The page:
Building a model of nonhuman animal behaviours

A grizzly sits down in the mud and sand by the water.

Photo by Kate Field.

Defining animal behaviour requires careful observation and the use of measurable markers to quantify those behaviours. Recent calls for consistency in defining and coding animal behaviour have stemmed from variation in how behaviours are defined within and across species, which could have implications for reproducibility and comparability of results.

Lately, I have been working with mentors and experts in ethology to carefully craft an ethogram—a repertoire of animal behaviours and their definitions. This ethogram will be used to code video-recorded behaviour of the grizzlies of the Atnarko Corridor in Tweedsmuir Provincial Park, Nuxalk Territory.

Some particular behaviours have proven challenging to define. Bodies of literature in ethology shed light on how to tease apart fine-scale behaviours, which can be important depending on the research question. For example, consider the array of ways animals may exhibit alertness, such as routine and induced vigilance, multifunctional looking behaviours, and monitoring—all of which, if coded, must have measurable markers. The gait literature has also helped me to operationalize definitions of grizzly locomotion.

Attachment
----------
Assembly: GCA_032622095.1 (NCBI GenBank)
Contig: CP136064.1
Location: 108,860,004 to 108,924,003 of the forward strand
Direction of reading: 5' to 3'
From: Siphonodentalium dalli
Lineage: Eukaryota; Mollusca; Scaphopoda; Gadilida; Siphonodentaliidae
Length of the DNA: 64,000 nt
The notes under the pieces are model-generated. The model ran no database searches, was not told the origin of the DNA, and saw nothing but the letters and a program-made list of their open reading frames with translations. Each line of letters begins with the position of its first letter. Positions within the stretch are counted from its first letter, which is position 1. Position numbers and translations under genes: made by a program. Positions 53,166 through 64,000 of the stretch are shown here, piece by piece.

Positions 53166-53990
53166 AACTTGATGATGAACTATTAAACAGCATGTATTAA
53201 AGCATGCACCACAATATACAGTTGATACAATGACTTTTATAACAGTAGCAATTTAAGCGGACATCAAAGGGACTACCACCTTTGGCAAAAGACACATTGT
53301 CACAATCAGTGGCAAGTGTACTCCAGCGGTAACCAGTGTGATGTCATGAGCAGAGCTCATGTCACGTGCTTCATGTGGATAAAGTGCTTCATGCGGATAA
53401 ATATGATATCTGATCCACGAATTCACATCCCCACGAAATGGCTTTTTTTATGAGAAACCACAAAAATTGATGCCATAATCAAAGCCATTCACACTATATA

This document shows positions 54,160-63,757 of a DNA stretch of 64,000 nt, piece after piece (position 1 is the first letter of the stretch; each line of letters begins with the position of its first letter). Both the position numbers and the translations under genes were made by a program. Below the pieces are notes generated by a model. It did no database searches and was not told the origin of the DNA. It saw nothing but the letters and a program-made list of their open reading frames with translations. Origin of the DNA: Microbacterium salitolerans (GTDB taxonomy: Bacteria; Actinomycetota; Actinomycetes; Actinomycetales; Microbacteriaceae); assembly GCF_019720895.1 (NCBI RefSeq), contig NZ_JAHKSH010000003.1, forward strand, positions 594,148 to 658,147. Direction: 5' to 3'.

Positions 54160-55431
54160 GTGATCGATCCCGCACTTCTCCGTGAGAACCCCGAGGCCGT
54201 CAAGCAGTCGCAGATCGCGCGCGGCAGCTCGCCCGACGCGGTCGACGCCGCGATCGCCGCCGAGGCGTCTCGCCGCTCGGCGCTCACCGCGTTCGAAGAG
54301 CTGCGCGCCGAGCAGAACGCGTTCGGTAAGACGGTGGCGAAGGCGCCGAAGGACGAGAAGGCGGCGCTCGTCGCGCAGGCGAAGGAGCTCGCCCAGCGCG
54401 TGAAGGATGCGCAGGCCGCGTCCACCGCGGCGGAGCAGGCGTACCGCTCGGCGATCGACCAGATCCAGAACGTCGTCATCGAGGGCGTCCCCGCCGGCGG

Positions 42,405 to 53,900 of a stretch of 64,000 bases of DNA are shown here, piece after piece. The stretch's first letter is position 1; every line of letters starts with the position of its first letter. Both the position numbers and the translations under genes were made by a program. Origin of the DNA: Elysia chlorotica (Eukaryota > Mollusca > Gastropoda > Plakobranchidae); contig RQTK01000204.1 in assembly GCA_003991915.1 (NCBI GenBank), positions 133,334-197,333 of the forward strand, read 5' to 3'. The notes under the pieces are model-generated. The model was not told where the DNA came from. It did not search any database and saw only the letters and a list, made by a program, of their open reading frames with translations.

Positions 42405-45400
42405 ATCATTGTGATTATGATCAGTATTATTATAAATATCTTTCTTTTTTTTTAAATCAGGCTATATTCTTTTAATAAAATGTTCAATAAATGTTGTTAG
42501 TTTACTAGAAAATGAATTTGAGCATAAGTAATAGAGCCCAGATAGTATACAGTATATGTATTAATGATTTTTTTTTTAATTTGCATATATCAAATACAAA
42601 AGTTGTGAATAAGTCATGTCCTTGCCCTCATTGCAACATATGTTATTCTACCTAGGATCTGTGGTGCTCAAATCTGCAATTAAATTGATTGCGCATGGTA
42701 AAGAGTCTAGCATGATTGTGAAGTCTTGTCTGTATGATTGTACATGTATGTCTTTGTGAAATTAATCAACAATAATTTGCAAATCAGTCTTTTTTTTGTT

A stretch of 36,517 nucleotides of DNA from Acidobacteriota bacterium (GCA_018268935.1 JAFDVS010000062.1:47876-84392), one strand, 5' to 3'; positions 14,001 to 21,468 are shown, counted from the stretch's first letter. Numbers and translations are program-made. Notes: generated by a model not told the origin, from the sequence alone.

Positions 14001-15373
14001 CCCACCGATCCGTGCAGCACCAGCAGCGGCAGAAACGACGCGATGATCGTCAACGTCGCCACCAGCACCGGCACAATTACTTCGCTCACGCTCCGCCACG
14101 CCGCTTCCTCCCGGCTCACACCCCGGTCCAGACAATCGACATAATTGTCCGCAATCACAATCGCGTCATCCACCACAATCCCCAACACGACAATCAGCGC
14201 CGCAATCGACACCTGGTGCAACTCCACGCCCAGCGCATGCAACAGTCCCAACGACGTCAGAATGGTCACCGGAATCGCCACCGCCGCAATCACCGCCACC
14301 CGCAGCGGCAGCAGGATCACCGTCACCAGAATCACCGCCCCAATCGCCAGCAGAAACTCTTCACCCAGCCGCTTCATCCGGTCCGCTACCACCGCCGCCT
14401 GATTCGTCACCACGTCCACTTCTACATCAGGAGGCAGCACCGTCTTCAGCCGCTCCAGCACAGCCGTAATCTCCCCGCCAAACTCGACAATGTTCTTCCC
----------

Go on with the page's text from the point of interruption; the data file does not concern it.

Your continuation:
After multiple iterations and revisions of our ethogram, I am starting to feel increased confidence in it’s application and enjoy reliving the field season as I code our video-recorded focal samples—sampling behavioural events—of Atnarko Nan (grizzly bears in Nuxalk language).

A subadult grizzly flees downstream after encountering a dominant adult.
A subadult grizzly flees downstream after encountering a dominant adult. Photo by Kate Field.

Kate Field is a PhD Student at the University of Victoria and a Raincoast Conservation Foundation Fellow. Her work is made possible through the support of BC Parks and the Nuxalk Nation. This article was first published at the Raincoast Applied Conservation Science Lab.

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